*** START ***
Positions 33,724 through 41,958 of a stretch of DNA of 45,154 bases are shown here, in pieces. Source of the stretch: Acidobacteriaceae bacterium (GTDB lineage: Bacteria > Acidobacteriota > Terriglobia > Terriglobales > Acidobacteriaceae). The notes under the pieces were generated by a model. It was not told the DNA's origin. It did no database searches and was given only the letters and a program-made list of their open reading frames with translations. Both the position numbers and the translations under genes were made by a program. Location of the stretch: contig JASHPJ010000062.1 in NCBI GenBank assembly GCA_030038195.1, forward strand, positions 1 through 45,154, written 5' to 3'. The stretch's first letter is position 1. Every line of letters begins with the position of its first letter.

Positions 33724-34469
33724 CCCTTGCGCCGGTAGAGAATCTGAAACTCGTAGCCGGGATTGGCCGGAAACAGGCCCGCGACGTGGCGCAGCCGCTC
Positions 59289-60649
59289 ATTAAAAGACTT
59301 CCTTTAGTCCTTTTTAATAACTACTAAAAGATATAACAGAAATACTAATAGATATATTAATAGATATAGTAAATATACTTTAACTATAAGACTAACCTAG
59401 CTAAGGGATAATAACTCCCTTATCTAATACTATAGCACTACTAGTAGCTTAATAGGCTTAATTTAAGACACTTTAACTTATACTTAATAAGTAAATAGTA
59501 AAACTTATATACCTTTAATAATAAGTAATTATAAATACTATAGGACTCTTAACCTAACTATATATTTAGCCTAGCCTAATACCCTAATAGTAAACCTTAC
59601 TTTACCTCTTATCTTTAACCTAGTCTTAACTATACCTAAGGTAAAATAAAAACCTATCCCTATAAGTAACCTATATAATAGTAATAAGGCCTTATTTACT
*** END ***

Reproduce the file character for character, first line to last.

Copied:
Positions 33,724 through 41,958 of a stretch of DNA of 45,154 bases are shown here, in pieces. Source of the stretch: Acidobacteriaceae bacterium (GTDB lineage: Bacteria > Acidobacteriota > Terriglobia > Terriglobales > Acidobacteriaceae). The notes under the pieces were generated by a model. It was not told the DNA's origin. It did no database searches and was given only the letters and a program-made list of their open reading frames with translations. Both the position numbers and the translations under genes were made by a program. Location of the stretch: contig JASHPJ010000062.1 in NCBI GenBank assembly GCA_030038195.1, forward strand, positions 1 through 45,154, written 5' to 3'. The stretch's first letter is position 1. Every line of letters begins with the position of its first letter.

Positions 33724-34469
33724 CCCTTGCGCCGGTAGAGAATCTGAAACTCGTAGCCGGGATTGGCCGGAAACAGGCCCGCGACGTGGCGCAGCCGCTC
Positions 59289-60649
59289 ATTAAAAGACTT
59301 CCTTTAGTCCTTTTTAATAACTACTAAAAGATATAACAGAAATACTAATAGATATATTAATAGATATAGTAAATATACTTTAACTATAAGACTAACCTAG
59401 CTAAGGGATAATAACTCCCTTATCTAATACTATAGCACTACTAGTAGCTTAATAGGCTTAATTTAAGACACTTTAACTTATACTTAATAAGTAAATAGTA
59501 AAACTTATATACCTTTAATAATAAGTAATTATAAATACTATAGGACTCTTAACCTAACTATATATTTAGCCTAGCCTAATACCCTAATAGTAAACCTTAC
59601 TTTACCTCTTATCTTTAACCTAGTCTTAACTATACCTAAGGTAAAATAAAAACCTATCCCTATAAGTAACCTATATAATAGTAATAAGGCCTTATTTACT